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Mania: Causes, Symptoms & Consequences

Charlie Sheen’s recent antics have certainly caused a media blitz. Is he bipolar; is he on crack, is he brain damaged from years of excessive partying, etc.? One thing is for sure, he has certainly educated the public as to the signs of a true manic episode. Law enforcement can review his videos for free online as an excellent training exercise into the symptoms and consequences of mania.

Mania can be a symptom of several disorders: bipolar disorder, drug intoxication (stimulants such as cocaine or methamphetamine), medication side effects (steroids), multiple sclerosis, stroke or malignancy. It is also a symptom of excited delirium, also referred to as acute exhaustive mania. The problem with mania is that most individuals in an episode fail to recognize that there is something wrong. They feel invincible, as Charlie put it, “I'm bi-winning. I win here, I win there.” They are oblivious to the damage they are creating for themselves or possibly for others. Eventually, they will crash.

Staggering Statistics

Bipolar disorder (also called manic depression) is a mental illness that is characterized by severe mood swings; repeated episodes of depression; and at least one episode of mania. The National Alliance on Mental Illness (NAMI) estimates that 10 million Americans suffer from bipolar disorder. The United States has the highest lifetime rate of bipolar disorder at 4.4%. Bipolar disorder is the fifth leading cause of disability worldwide. The number of individuals with bipolar disorder who commit suicide is 60 times higher than that of the general population.

Additionally, the National Institute on Drug Abuse reported in 2009 that one million Americans age 12 and older had abused crack and 1.2 million had abused methamphetamine in the past year. Do the math. The chances that law enforcement will encounter an individual experiencing a manic episode are quite high. People in mania can and do become threatening, assaultive and violent.

Fifteen Symptoms of Mania

  1. Dramatic increase in energy; decreased need for sleep and food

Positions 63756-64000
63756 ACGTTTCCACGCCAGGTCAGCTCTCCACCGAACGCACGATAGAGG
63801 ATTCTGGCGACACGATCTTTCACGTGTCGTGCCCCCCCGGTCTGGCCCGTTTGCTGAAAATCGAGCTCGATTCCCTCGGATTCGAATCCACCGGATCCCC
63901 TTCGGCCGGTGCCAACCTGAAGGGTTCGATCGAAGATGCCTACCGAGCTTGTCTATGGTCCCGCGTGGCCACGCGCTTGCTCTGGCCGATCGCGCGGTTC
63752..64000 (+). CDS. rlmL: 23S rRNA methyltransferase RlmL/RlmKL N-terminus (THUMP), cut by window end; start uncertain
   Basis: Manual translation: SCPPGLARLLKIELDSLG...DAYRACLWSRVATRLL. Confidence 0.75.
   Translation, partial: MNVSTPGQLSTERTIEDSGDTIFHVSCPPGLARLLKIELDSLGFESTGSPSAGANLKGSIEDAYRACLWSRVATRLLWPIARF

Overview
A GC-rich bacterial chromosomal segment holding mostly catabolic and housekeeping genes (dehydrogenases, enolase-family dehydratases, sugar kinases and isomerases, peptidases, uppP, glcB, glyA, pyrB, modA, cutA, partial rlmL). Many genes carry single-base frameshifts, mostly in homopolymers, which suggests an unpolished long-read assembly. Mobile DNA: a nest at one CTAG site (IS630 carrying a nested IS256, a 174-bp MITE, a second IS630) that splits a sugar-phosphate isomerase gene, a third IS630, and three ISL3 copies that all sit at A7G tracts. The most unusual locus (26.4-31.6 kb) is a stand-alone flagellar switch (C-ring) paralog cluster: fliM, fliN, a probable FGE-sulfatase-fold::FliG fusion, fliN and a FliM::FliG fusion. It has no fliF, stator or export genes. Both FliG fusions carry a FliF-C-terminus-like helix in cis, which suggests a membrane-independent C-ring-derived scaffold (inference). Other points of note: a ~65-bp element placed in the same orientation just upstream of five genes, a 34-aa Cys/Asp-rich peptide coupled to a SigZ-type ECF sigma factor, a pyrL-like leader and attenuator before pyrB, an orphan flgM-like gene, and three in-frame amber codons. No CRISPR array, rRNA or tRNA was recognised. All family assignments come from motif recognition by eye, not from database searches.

2. Racing thoughts; pressured/tangential speech; rapid-fire conversation
  3. Feelings of euphoria; invincibility
  4. Distractibility; irritability
  5. Impulsivity; poor judgment (questionable business transactions, wasteful expenditures of money)
  6. Intrusive, provocative, aggressive or even violent behavior
  7. Hypersexuality; reckless sexual behaviors
  8. Hyper-religiosity
  9. Increased alcohol or drug abuse
  10. Delusions
  11. Elevated self-esteem
  12. Grandiose plans, ideas, beliefs (feeling like one has super powers or talents)
  13. Increased risk of altercations with law enforcement
  14. Increased social, familial problems; problems at work
  15. Denial of problems; refusal to seek medical treatment or comply with a medical regime

 

Bipolar Disorder Explained

Bipolar disorder, also referred to as manic depression, is a serious medical illness. It is classified as a mood disorder characterized by episodes of depression alternating with euphoric (manic) states. Untreated manic episodes can last for weeks or even months. Symptoms of depression include feelings of hopelessness; thoughts of suicide; changes in sleep/eating patterns; and loss of interest in activities that once were a source of pleasure. Bipolar symptoms can develop in childhood. The disorder affects men and woman equally. Bipolar disorder is frequently misdiagnosed as depression, schizophrenia, or ADHD, delaying appropriate treatment. Bipolar disorder is a long-term illness that must be carefully managed throughout a person's life.

In order to qualify for the diagnosis of bipolar disorder, a person must experience at least one manic episode and symptoms of mania must last for at least a week. Classic bipolar disorder (Bipolar Disorder I) is marked by episodes of acute mania and psychosis. Delusions occur in 75% of all Bipolar I manic episodes. Bipolar Disorder II is characterized by episodes of milder depression and milder mania (called hypomania). A hypomanic episode does not include psychotic symptoms or signs that might indicate a person is dangerous to him/her or others.